New Wilson was quickly platted and lots sold rapidly. The people of Hewitt had the foresight to see a greater potential for commerce in New Wilson and most of them literally picked up and moved their homes and businesses to New Wilson.

To add to the excitement of a new railroad line, a new town and a new depot, the oil fields had just begun to boom in Carter County. The Ringling Road, which was originally planned for the purpose of serving farmers in the area, was soon serving the oil companies as well.

By January 11, 1914 Wilson had a population of 800 people, but even more mules and horses. The mules and horses served as teams to transport oil field pipe and equipment from the train to the outlying oil fields. There were approximately 500 teams of mules and horses in or near Wilson that were used for this purpose.

One Hot Summer Day (author unknown)

Look outside
It's a gorgeous day,
I think all the children
Should go out and play.

The sun is shining
It's so hot outside,
The metal monkey bars are burning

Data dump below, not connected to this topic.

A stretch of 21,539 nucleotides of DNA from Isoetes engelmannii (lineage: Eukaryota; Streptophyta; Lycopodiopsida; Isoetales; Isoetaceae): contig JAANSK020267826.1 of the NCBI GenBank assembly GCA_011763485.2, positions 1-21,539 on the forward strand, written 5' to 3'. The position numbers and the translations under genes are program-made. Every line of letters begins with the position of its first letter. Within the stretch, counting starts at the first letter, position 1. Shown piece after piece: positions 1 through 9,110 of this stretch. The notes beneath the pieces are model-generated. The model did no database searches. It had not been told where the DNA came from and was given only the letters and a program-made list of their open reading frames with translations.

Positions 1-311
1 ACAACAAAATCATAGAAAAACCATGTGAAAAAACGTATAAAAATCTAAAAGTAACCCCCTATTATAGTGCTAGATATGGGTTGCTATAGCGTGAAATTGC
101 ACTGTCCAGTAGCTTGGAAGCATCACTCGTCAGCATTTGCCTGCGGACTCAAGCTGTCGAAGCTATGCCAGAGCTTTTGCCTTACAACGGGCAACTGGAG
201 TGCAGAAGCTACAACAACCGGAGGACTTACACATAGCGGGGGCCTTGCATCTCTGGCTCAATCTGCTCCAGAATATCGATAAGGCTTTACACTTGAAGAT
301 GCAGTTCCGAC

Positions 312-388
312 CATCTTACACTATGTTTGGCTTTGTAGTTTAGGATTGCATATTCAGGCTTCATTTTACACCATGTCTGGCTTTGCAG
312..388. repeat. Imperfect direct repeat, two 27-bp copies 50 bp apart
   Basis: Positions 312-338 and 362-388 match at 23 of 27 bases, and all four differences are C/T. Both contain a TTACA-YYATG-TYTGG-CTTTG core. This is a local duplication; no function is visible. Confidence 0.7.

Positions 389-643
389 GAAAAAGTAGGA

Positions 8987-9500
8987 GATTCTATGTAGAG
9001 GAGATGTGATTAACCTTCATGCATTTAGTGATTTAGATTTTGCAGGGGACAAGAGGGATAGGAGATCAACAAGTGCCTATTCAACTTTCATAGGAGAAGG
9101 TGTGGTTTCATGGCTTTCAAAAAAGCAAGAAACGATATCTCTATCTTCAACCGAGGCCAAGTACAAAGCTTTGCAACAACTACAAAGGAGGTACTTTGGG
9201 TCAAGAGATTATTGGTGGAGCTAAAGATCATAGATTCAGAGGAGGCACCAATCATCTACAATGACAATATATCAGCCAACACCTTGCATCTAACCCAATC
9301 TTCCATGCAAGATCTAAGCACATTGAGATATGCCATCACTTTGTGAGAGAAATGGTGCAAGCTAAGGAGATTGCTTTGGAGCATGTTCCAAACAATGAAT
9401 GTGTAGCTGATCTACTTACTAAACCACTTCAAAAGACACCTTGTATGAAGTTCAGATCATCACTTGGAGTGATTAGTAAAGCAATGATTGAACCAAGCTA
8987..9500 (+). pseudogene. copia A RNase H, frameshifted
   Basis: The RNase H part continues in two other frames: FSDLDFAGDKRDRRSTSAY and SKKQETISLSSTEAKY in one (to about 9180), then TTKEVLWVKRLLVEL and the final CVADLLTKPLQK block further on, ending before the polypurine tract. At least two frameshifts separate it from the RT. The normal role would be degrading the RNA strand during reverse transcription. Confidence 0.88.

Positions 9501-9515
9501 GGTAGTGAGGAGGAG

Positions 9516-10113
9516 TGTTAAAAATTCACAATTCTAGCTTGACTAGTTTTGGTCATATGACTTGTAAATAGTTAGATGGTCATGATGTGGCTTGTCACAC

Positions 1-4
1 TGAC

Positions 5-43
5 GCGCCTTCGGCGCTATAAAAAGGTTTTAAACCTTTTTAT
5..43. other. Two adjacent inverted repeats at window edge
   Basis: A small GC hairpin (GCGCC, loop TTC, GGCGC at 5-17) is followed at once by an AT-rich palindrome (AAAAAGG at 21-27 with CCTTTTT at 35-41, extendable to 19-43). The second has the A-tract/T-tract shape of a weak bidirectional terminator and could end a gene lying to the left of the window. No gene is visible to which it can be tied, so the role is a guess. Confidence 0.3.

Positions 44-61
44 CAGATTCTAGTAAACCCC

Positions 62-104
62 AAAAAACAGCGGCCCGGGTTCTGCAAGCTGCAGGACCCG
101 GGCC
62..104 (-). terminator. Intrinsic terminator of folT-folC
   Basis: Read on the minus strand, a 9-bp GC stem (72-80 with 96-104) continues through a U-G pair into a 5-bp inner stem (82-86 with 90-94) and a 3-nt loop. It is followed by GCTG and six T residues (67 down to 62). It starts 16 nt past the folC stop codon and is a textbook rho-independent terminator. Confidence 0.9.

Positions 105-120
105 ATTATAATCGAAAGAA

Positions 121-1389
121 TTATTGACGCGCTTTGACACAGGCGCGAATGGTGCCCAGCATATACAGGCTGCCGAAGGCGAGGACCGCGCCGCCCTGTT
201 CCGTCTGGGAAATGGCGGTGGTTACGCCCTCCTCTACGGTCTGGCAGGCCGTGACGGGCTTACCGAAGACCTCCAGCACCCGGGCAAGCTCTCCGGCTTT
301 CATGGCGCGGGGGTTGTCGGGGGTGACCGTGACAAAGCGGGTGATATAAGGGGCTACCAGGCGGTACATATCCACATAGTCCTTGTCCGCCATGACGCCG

And so is the enormous slide.

From that stroll we just went on
I'm exhausted, I must go rest,
For those very tired feet of mine
I am sure that will be the best.

Now that the day is over the children still ask,
"Can we play with just one more toy?",
"Tomorrow is another day", I tell them
"Another day to enjoy."

See everyone next week!

Butch and Jill Bridges
Nashobish Ikana
PO Box 11
Ardmore, Oklahoma 73402

http://www.OklahomaHistory.net

Save on long distance calls, just a couple cents a minute!
http://www.CheapLongDistance.org
Oklahoma Bells: http://www.OklahomaHistory.net/bellpage.html
American Flyers Memorial Fund - Administration Webpage
http://www.OklahomaHistory.net/crash66.html
Official American Flyers Memorial Website
http://www.brightok.net/~wwwafm
Ardmore Army Air Field/Ardmore Air Force Base Website
http://www.brightok.net/~gsimmons
Mirror Site of the Ardmore Army Air Field/Ardmore Air Force Website
http://www.OklahomaHistory.net/airbase/
Carter county schools, past and present
http://community.webshots.com/user/oklahomahistory
Carter County Government Website
http://www.brightok.net/cartercounty/